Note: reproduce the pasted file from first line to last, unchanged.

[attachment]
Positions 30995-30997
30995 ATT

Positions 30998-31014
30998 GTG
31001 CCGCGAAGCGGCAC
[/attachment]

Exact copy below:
Positions 30995-30997
30995 ATT

Positions 30998-31014
30998 GTG
31001 CCGCGAAGCGGCAC